'Lorries fly down the hill then have to slam on the brakes'
The quiet reaction to the news that lorries will be banned from one of Northern Ireland's most picturesque villages stood in stark contrast to the thundering traffic disrupting the rural tranquility.
Opinion was more mixed than might be expected after the successful campaign to drive trucks out of Hillsborough, with most villagers preferring to stay tight-lipped or giving a guarded welcome to the decision.
It was clear that some were concerned about the economic impact on the historic village.
Other said officials should have considered alternative ways to reduce congestion in the area.
Situated close to Lisburn, the village centre contains significant Georgian architecture, as well as the Queen's official residence in Northern Ireland, Hillsborough Castle.
Residents had claimed the village's streets often shudder to the sound of heavy goods vehicles taking a short-cut.
Local professional dry cleaner, Brenda Bradford, who works at The Laundry Room, was among the few who welcomed the change in legislation.
"The lorries fly down that road. There are cars parked on a corner at the bottom of the hill and the street is so narrow that the lorries have to slam on the brakes," she said. "This is the best decision for my safety and other people's safety too.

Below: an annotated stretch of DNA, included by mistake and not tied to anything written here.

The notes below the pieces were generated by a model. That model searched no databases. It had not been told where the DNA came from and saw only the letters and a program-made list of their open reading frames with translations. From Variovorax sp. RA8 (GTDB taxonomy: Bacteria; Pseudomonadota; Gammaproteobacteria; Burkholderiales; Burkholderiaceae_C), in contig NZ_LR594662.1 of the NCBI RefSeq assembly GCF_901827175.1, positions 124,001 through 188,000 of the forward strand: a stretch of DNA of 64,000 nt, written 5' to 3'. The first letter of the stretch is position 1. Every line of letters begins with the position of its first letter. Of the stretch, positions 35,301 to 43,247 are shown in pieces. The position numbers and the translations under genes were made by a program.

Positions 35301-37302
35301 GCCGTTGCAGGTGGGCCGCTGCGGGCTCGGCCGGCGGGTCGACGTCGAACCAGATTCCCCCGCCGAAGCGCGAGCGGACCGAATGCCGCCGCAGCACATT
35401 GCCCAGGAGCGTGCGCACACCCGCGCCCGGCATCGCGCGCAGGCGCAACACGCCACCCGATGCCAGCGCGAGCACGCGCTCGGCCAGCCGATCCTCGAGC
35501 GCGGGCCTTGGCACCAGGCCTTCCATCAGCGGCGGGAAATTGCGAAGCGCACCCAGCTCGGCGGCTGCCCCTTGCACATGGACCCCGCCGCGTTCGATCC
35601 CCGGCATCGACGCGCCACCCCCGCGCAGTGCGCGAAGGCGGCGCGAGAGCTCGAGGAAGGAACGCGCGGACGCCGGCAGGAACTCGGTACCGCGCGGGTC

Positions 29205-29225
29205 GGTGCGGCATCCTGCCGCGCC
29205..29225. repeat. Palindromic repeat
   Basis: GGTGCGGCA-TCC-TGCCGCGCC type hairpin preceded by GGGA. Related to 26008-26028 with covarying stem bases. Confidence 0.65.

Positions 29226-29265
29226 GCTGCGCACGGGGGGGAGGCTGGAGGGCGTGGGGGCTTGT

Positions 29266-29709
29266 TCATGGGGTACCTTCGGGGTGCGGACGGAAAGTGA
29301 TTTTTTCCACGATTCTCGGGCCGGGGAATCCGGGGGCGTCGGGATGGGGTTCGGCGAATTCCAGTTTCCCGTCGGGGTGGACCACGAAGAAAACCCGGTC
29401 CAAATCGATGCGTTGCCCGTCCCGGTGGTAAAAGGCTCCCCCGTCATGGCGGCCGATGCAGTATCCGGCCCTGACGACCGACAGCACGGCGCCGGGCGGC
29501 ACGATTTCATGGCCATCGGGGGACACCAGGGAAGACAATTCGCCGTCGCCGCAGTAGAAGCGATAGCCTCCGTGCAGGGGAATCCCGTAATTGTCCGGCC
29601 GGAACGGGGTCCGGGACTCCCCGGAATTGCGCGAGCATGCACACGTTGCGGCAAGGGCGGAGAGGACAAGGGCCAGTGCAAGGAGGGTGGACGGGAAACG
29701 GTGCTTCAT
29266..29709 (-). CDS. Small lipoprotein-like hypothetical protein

"There's also a fold right on the corner, so there's quite a few elderly people around and they would find it quite scary.
"The volume of traffic, never mind lorries, is dire. It's a really busy place.
"Customers have told me that the traffic would put them off coming out in their cars or even walking about."
Geoff Gowan, who lives in the village, said the traffic congestion left the area a "very dangerous place".
He added: "You have the school at Ballynahinch Street that causes a lot of traffic, so they had to deflect a lot of big lorries coming in from the countryside in to the village."
"Primarily I think it's a good thing if they want to do that for the village. I wouldn't want to take away from someone's employment though," he said.
"There's always congestion at the bottom of the hill, it's very dangerous."